Philanthropists break records
American's richest philanthropists are giving away more money than ever during their lifetimes, according to The Chronicle of Philanthropy's latest list of top donors.
Twenty donors made gifts of $100m or more, with the largest donation coming from William Barron Hilton, who pledged $1.2bn to his father’s foundation. Twenty-eight of the donors on the list are among the 400 wealthiest people in America.
Among the biggest beneficiaries were higher education institutions and healthcare charities. Arts and environmental groups were the least popular causes.
Susan Mackenzie, director of Philanthropy UK, said a lot of American giving trends were mirrored in the UK. She said an increasing number of people were making their fortunes from business, and these were the kind of people who tended to give their money away during their lifetimes.
“Fifteen years ago, three-quarters of wealth was inherited: now it is different,” she said. “Self-made business people often make their money while they are still quite young, and they are not the kind of people who will just go away and retire quietly. They are recognising the joy of giving to causes they are passionate about, building relationships with charities and seeing their money make a real difference.”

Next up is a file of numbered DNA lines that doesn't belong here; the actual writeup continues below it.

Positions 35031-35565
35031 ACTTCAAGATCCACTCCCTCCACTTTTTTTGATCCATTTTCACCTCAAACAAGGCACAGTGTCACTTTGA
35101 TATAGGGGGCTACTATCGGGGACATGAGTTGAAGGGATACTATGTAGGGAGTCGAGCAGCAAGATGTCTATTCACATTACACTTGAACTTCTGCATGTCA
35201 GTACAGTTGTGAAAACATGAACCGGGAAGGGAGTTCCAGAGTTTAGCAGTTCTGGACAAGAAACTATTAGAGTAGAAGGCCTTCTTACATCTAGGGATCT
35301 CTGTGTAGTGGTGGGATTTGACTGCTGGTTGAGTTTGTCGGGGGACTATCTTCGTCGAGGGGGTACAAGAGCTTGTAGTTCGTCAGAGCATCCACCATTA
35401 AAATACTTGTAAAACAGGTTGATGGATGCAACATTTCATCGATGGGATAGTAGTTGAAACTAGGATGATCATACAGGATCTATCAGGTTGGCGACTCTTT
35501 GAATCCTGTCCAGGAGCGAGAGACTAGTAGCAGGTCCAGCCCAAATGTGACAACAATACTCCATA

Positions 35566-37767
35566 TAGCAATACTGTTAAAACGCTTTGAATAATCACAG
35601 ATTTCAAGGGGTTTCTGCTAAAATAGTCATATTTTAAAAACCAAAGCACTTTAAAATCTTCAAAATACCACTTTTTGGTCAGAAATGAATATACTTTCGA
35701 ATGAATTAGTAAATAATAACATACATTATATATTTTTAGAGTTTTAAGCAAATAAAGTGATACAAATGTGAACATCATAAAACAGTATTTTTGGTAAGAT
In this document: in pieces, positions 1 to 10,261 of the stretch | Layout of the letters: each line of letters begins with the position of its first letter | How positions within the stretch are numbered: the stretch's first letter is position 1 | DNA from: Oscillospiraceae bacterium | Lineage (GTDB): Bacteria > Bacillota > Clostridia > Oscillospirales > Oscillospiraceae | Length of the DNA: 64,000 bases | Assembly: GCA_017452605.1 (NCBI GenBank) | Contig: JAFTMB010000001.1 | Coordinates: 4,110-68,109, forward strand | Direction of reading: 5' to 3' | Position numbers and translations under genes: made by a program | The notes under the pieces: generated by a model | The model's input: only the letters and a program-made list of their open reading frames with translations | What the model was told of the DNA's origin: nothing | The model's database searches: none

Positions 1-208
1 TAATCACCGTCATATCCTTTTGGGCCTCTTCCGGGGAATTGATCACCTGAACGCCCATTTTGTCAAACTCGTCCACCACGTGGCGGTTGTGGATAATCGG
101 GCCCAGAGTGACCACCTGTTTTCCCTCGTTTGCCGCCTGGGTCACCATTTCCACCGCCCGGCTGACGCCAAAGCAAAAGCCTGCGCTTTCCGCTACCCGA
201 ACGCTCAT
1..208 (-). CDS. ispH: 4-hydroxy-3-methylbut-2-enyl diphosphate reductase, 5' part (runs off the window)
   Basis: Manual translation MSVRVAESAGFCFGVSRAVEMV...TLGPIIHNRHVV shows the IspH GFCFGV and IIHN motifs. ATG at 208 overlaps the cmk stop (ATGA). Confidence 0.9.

Theresa Lloyd, fundraising consultant and author of Why Rich People Give, said the super-rich were also increasingly concerned about leaving too much money to their children. She said: “They want them to have the challenge and buzz of creating their own businesses, and they fear the adverse effects of too much money, which are well documented in celebrity magazines.”
However, she said there was not enough evidence available to determine whether people were giving away a higher percentage of their wealth than before.
Megan Pacey, director of policy and campaigns at the Institute of Fundraising, said the different tax regimes in the UK and the US made it difficult to compare trends. She said: “People look to the US and say ‘oh, it’s brilliant there’, but we are talking about apples and pears. There are different tax regimes and the attitudes to tax are very different.”
She said regular donations from living donors were preferable to legacy windfalls. “Charities usually know nothing about legacies until they come, and that makes it difficult to plan,” she said.
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